Finding Nessie

My friend, Teresa, and I have flown to Glasgow. We are here mostly because of the cheap airfare, as Ryanair was offering a sale to the northern land. We’re excited to see Scotland, of course, but we’re more interested just to have a weekend getaway from London. When we stop to consider what to actually do, the only site we can think to visit is Loch Ness.

Like Lake Champlain in the northeastern US, Loch Ness was formed by a receding glacier during the last ice age. Also like Lake Champlain, Loch Ness is supposedly home to a cryptozoic animal. Nessie is said to dwell in the lake’s massive depths (745’ at its deepest point), a holdover from the time when megafauna ruled the world. Neither of us really believes in Nessie, but we’re still curious to see the home of one of the most famous mythical beasts in the world.

We leave the Glasgow airport on a bus to the train station. Teresa pulls the cord to let the driver know our stop is coming up. “Flershabarshber, hahahaha!” he yells in return, his thick Scottish accent completely unintelligible to our ears. We’re not entirely sure if he’s laughing or threatening us, so we hop off the bus as quickly as possible. For the rest of the trip, we will spontaneously yell ‘flershabarshber’ to one another and descend into giggles.

It is a long, three-and-a-half-hour train ride from Glasgow to Inverness, the town closest to Loch Ness. By the time we arrive, it is late at night, and we wander through empty cobblestone streets in search of our hostel.

The next morning we make plans to get to Loch Ness. There is regular bus service from Inverness to Drumnadrochit, a small village on the western shore of the lake. It’s a thirty-minute ride through beautiful, wooded countryside. Browning leaves tumble alongside the bus as the wind picks up on this blustery Autumn day.

Drumnadrochit is a quaint hamlet with stone, stereotypically British houses clustered around green lawns. We pass a few dog walkers on our way to the Loch Ness Visitor Centre, but we are clearly the only tourists on the village’s narrow roads.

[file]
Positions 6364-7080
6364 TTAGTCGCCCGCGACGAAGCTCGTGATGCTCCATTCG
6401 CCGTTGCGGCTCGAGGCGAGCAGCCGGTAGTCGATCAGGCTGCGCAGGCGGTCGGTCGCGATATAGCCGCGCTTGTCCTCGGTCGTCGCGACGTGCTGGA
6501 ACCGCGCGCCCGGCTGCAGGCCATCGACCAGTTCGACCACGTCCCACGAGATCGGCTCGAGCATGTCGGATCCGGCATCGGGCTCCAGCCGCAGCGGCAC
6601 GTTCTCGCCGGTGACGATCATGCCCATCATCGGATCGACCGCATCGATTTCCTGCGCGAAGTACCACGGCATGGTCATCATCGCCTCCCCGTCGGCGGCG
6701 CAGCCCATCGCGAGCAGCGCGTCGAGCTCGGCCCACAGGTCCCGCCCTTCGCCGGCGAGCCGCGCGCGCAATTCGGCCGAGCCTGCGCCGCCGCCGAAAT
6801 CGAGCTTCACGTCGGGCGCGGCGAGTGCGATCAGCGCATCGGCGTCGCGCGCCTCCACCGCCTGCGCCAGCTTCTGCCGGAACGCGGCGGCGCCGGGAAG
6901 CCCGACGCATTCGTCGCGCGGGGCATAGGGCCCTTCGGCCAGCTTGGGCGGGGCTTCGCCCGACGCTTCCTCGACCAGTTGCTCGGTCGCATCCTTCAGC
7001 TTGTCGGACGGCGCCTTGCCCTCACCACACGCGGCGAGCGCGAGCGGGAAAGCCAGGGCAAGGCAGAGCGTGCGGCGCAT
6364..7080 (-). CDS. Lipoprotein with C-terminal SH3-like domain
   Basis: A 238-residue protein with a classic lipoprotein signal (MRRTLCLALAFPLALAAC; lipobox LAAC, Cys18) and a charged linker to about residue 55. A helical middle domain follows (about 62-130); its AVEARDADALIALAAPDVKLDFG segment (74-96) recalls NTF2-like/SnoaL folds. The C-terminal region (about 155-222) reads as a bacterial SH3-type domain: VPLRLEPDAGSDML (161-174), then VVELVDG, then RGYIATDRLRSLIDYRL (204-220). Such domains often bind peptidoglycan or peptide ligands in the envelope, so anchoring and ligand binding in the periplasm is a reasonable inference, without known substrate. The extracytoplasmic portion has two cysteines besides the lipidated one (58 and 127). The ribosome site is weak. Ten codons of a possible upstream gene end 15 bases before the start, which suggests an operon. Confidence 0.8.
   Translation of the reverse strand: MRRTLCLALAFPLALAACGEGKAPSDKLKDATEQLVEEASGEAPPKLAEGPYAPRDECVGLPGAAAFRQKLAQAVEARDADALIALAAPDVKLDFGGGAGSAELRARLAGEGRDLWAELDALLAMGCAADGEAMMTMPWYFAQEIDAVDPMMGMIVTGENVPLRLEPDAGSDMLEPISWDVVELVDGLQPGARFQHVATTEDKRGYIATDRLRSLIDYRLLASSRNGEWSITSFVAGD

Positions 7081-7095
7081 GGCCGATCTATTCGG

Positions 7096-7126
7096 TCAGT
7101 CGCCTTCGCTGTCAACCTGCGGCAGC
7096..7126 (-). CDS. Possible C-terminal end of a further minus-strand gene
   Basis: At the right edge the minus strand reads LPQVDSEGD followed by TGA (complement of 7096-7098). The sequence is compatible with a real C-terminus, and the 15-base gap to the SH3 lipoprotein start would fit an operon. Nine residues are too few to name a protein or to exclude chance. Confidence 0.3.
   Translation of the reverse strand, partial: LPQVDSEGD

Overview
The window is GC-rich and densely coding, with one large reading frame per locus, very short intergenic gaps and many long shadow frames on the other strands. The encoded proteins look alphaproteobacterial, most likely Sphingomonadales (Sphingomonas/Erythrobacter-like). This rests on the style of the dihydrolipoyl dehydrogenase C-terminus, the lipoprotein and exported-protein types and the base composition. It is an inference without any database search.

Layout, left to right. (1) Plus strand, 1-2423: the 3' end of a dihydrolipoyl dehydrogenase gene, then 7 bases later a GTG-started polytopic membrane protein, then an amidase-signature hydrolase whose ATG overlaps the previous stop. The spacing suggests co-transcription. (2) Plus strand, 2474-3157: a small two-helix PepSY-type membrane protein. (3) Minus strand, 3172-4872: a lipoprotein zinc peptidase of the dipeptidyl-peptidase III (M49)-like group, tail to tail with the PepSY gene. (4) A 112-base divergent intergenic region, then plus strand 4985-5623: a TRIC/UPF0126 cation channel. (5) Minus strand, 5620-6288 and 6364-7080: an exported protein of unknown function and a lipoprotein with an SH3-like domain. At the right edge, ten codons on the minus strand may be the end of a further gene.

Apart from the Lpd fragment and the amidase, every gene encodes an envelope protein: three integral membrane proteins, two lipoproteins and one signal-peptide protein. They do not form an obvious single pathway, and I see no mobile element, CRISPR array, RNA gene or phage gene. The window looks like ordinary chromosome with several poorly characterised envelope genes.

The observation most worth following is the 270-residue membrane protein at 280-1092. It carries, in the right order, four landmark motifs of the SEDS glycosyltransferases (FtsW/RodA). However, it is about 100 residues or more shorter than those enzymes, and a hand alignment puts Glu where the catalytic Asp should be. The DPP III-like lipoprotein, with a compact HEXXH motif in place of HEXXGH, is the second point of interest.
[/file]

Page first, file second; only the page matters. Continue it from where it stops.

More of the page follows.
We secure tickets for a loch cruise and hurry up to queue for the ride. Our wait is futile, though. While the boat seats perhaps 20 people, we are its only passengers. Nevertheless, as the vessel starts cutting through Loch Ness’ murky, cold water, the captain turns on the loud speaker and begins conducting the tour over his microphone. We are sitting directly behind him.

“Good day, ladies and gentleman!” he begins to recite. It takes about ten minutes of rote script before the microphone is turned off and we are spoken to in person.

Picture of Loch Ness

Floating on Loch Ness

The boat knocks us from side to side as it bobs through choppy waters. Immediately we see a craggy mass off the starboard bow: Urquhart Castle.

Picture of Urquhart Castle on Loch Ness in Scotland

Urquhart Castle

Our guide tells us about the medieval stronghold. It was an important military fort for hundreds of year, most notably during skirmishes between the English and the Scots. William Wallace himself once battled here in his fight for Scottish independence. Today, though, the castle is mostly rubble, supposedly having been destroyed by departing soldier in 1692.

We continue down the lake, our eyes glued to the sonar equipment standard on all Loch Ness tour boats. No Nessie yet.

For a moment, a rainbow peaks through the clouds for a picture. Then, the skies turn dark again and the wind begins to howl. The hills soon devolve into black blobs on the horizon. Still no Nessie.

Picture of rainbow over Loch Ness in Scotland

Pictured: Rainbow. Not Pictured: Nessie.

As we wait for something to happen, Teresa and I begin chatting with the captain. We are delighted when he goes off script to explain to us that a real Scot would never be caught in a kilt after Prince Albert turned the clothing fashionable for the English in the 19th century. I have never heard this before and wonder if it’s true. ‘Flershabarshber,’ I think.

The cruise ends about 45 minutes later. The narrow strip of water has not been kind to us, as we’ve seen nothing more than a few sticks floating on its surface. I suspect that nobody has really had a different experience.

In the end, Loch Ness is simply a black lake cutting between rolling green hills. It is undoubtedly picturesque, but unlikely the home of a plesiosaur that has somehow survived for millennia. I am glad I can cross it off my list of things to see, though. One day I would like to go back so that I may concentrate on the history of the land rather than the alluring call of a mythical beast.

Have you been to Loch Ness? Did you see Nessie?

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